Because of the plague of paedophiliacs that inevitably results.

The authorization for over-the-counter sale of the morning-after pill can also facilitate sexual relations between minors and adults. A girl under 18 cannot go to a pharmacist and get the morning-after pill. But her over-18 male "partner" can get it. In 2002 the California Center for Health Statistics reported that a "slight majority" of pregnancies of girls ages 10 to 14 resulted from sex with an adult. And, of course, the morning-after pill can provide an added means to induce the consent to sexual relations of a female of any child-bearing age.

(1) Of course, since Plan B is just another abortifacient according to Dr. Rice, non-MD, it really doesn't offer anything, does it?

(2) One might think the obvious solution to the paedophilia plague is to follow through on the original recommendations of the FDA committee and authorize sale of Plan B to women as young as 14 or 15. Ironically, it's the anti-birth control fundamentalist crowd that pushed the age of sale up to 18.

(3) WOMEN HAVE SEXUAL AGENCY YOU MISOGYNIST DOUCHEBAG. They do not sit around waiting for men to trick them into spreading their legs with chocolate and birth control. Astoundingly, they will express sexual desire and even have unprotected sex when they don't want children.

Plan B, incidentally, is not free from its own complications. The package insert notes the following possible reactions: nausea, vomiting, stomach pain, tiredness, diarrhea, dizziness, heart pain, headache and menstrual changes.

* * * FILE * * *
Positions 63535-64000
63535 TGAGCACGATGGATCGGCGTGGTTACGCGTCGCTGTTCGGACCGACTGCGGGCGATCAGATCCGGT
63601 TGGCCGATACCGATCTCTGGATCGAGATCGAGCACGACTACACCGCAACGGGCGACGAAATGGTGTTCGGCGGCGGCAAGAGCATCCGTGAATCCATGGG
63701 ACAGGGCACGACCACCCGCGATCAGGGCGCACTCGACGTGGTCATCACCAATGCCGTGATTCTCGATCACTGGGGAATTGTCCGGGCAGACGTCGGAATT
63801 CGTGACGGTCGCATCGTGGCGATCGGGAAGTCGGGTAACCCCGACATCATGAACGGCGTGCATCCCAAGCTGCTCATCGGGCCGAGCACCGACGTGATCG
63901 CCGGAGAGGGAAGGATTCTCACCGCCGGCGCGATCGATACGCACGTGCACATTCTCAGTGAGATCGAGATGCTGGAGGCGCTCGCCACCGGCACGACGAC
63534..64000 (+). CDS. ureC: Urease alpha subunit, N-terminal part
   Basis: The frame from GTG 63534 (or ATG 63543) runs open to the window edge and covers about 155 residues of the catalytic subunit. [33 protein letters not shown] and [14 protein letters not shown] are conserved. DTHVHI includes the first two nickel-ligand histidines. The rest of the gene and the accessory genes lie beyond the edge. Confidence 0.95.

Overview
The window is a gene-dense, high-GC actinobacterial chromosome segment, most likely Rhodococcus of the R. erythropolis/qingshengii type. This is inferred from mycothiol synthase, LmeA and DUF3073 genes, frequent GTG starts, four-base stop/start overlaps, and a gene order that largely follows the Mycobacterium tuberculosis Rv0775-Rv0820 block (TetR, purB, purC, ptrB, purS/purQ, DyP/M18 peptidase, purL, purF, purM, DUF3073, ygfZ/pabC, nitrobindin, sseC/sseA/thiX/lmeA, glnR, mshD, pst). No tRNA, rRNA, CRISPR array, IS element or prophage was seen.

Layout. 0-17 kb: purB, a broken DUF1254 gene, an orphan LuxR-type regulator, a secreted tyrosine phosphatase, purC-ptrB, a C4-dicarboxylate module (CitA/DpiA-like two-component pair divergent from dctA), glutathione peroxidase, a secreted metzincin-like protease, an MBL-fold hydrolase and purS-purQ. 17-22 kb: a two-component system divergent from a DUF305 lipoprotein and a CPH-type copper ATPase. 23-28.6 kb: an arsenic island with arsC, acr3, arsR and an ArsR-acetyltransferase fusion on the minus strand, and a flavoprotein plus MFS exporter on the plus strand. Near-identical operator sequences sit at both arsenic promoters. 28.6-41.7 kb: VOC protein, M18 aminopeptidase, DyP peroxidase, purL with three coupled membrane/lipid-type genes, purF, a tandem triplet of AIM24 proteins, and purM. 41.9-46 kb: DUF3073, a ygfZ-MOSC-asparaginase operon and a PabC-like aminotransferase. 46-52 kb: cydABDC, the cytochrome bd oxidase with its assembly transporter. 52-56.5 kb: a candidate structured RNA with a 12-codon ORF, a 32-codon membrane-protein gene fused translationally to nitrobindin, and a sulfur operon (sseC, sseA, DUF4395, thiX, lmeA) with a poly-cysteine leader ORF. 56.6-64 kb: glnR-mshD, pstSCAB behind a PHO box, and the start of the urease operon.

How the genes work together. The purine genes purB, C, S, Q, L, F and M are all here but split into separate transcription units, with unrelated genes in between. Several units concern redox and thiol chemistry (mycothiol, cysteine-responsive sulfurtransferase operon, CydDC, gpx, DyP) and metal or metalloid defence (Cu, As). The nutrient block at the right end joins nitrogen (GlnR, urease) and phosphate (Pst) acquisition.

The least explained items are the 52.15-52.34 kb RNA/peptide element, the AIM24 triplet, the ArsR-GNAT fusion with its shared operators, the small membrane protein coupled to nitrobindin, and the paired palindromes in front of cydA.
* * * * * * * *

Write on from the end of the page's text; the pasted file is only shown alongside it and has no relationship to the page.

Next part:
You know what else is dangerous, gross, and usually involves a period of great discomfort? Pretty much every kind of medical treatment known to humanity. And here I assumed Prof. Rice was a Catholic, not a Christian Scientist.

So why is the over-the-counter sale of Plan B an important cultural indicator? The over-the-counter approval of Plan B reflects the decadence of a culture in which the intentional infliction of death upon the innocent as an optional problem-solving technique. Legalized surgical abortion, of course, provides the primary example. Another is the acceptance of the killing of some kinds of patients by starvation or excessive sedation, when the family and caregivers agree that the patient would want, or perhaps ought to want, to depart. The Schiavo case moved this allowance of homicide to a new and compulsory level - Judge George Greer ordered, rather than merely authorized, Michael Schiavo to remove all "nutrition and dehydration" from his wife, Terri.